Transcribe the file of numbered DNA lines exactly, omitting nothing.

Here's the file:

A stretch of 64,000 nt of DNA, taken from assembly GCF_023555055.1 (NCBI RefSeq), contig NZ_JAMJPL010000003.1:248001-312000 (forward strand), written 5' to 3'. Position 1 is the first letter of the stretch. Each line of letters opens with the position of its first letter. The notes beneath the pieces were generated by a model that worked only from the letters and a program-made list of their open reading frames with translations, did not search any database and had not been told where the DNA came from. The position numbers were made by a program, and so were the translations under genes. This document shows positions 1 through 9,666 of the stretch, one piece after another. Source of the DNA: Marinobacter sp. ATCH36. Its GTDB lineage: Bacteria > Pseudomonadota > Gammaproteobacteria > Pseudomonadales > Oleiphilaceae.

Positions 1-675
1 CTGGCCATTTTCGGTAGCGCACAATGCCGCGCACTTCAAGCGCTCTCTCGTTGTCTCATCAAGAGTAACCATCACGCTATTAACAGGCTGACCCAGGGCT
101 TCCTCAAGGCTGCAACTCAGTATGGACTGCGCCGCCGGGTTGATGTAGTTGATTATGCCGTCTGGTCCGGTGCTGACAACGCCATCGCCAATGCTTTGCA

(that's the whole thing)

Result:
A stretch of 64,000 nt of DNA, taken from assembly GCF_023555055.1 (NCBI RefSeq), contig NZ_JAMJPL010000003.1:248001-312000 (forward strand), written 5' to 3'. Position 1 is the first letter of the stretch. Each line of letters opens with the position of its first letter. The notes beneath the pieces were generated by a model that worked only from the letters and a program-made list of their open reading frames with translations, did not search any database and had not been told where the DNA came from. The position numbers were made by a program, and so were the translations under genes. This document shows positions 1 through 9,666 of the stretch, one piece after another. Source of the DNA: Marinobacter sp. ATCH36. Its GTDB lineage: Bacteria > Pseudomonadota > Gammaproteobacteria > Pseudomonadales > Oleiphilaceae.

Positions 1-675
1 CTGGCCATTTTCGGTAGCGCACAATGCCGCGCACTTCAAGCGCTCTCTCGTTGTCTCATCAAGAGTAACCATCACGCTATTAACAGGCTGACCCAGGGCT
101 TCCTCAAGGCTGCAACTCAGTATGGACTGCGCCGCCGGGTTGATGTAGTTGATTATGCCGTCTGGTCCGGTGCTGACAACGCCATCGCCAATGCTTTGCA